Anniversary of Croatia's "Flash" onslaught

BELGRADE -- Today marks the 14th anniversary of an attack on the Serb-inhabited western parts of Slavonia, staged by the Croatian forces.

A boy takes part in the ceremonies today (Beta)
A boy takes part in the ceremonies today (Beta)

The operation, known as Bljesak (Flash), took place in the territory of the self-proclaimed Republic of Serb Krajina (RSK).

The attacks started on May 1, 1995, when the town of Pakrac came under artillery fire, and continued for two days.

The Croatian army assumed control of the area, killing a large number of Serb civilians, and driving some 30,000 from their homes in Western Slavonia.

A service for some 300 victims will be held in Belgrade's St. Marko church this Friday.

A Croatian Helsinki Committee report, presented on July 24, 2003, says that a total of 83 civilians were murdered by the Croatian forces, and adds that 30 were killed when refugee columns were attacked, while 53 were murdered in their homes.

The documentation-information center Veritas announced that "on May 1, 1995, Croatian armed forces conducted an aggression on the Western Slavonia area where some 15,000 Serbs lived under UN protection".

"In only 36 hours, 283 people were either killed or went missing, 57 of them women and nine children. The Croats buried 168 Serbs, mostly listing them as "unidentified", and those bodies have to date not been exhumed and indentified," the center stated.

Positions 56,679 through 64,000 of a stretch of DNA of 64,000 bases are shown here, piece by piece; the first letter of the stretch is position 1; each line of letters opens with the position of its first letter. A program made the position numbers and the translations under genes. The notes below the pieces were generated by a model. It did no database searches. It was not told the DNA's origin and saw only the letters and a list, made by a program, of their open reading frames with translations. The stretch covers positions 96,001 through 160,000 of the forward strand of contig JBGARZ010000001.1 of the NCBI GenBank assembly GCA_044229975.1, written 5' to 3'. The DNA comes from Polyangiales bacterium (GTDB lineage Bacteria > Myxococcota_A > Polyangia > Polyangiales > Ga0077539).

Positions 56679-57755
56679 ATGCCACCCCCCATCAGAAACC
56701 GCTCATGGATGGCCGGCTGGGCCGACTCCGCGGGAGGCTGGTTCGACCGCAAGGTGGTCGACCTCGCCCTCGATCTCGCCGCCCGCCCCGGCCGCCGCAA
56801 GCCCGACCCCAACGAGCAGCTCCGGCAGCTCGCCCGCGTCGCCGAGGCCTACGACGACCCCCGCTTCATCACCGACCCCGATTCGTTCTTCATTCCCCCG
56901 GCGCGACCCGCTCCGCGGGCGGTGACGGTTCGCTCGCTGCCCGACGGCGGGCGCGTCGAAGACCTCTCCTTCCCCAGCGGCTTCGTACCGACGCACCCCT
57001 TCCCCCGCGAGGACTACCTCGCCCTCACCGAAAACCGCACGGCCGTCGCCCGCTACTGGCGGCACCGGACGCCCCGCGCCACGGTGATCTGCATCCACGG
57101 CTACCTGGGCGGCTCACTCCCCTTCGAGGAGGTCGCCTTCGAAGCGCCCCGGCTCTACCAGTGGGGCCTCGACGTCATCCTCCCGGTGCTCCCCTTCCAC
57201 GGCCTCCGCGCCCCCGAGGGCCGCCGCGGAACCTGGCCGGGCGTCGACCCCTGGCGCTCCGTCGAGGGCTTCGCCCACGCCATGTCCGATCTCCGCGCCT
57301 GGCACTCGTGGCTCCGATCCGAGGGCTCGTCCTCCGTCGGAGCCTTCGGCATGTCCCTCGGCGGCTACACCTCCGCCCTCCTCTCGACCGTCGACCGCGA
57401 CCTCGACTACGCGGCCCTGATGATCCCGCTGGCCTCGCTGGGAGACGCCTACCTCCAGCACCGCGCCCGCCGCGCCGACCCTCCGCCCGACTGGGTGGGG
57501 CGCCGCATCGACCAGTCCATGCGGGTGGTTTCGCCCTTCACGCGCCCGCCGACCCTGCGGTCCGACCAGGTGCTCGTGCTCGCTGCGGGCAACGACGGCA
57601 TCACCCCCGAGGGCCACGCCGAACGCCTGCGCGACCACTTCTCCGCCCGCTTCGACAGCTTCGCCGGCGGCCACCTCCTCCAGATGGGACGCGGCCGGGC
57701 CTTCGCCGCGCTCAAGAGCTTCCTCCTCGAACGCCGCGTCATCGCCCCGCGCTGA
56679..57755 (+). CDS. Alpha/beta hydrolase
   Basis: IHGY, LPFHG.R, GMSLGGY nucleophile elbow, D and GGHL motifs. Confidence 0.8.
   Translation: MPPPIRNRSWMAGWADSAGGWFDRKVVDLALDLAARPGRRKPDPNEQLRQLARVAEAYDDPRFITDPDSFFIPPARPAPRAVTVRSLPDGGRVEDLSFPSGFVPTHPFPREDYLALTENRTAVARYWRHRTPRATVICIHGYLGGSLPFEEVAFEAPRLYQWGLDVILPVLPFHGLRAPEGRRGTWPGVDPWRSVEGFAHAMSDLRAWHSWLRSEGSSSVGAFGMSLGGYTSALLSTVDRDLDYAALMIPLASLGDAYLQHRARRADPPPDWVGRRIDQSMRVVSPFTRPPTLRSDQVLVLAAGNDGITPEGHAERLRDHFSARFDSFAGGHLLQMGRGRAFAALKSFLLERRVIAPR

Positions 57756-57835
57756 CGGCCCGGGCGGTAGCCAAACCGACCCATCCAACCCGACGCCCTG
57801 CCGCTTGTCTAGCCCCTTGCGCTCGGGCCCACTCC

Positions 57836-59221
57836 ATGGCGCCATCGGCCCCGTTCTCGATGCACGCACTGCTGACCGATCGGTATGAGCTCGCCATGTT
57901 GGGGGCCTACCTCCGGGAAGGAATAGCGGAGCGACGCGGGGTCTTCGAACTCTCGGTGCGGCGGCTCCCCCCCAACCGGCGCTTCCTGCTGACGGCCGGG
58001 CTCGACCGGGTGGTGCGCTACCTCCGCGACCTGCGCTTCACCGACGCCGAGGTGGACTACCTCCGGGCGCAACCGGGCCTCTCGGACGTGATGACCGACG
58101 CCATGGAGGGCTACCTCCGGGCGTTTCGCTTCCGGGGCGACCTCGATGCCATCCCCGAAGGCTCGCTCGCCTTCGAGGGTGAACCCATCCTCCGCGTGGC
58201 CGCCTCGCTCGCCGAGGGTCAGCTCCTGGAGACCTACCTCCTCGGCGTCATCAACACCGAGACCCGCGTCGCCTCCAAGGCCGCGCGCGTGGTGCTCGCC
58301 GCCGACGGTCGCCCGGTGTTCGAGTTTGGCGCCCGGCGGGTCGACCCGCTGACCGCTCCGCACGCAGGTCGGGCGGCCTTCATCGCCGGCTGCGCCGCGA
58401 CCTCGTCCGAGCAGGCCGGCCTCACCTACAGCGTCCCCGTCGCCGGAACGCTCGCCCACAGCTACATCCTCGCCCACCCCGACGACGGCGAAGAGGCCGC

The president of the Association of Refugee Organizations of Serbs from Croatia, Milojko Budimir, told reporters in Belgrade today after the church service for the victims that even after 14 years, no one has been held accountable for the crimes committed against the Serbs, "neither in front of the Hague Tribunal, nor in front of the domestic courts".

He said that the association will continue to point out to the international community that it must exert additional pressure on Croatia in order to have the victims' graves exhumed, and have them buried according to Orthodox Christian rites.

Another task, Budimir said, will be to ask that the Serb property in Croatia be reinstated to the rightful owners.

He spoke in favor of blocking Croatia's EU integration until this country carries out all the obligations it undertook toward the refugees that are Croatian citizens.

Vicar Episcope Atanasije, who conducted the church service today in his own name, and on behalf of SPC Patriarch His Holiness Pavle, said he is unable to forget the scenes of the elderly, women and children fleeing their homes in front of the Croatian soldiers, "trained to kill".

"We pray that all those who have soiled their hands with human blood repent. The cure against the evil is for the criminals to repent. We pray that God gives us strength to once again hear the Evangelical message – peace on earth, good will among men," the Serbian Orthodox Church (SPC) dignitary said during the ceremony.

Also in Belgrade on Friday, First Deputy PM Ivica Dačić said that the 1995 Croatian operation "could have been avoided with a more united and unified policy of the Serb representatives in the RSK, the Republic of Srpska and Yugoslavia".

"Serbia should fight to make sure that the Serbs driven out of Croatia accomplish their right to return to their homes," he said, and added, "if they cannot or do not want to do so, then they will be equals in Serbia".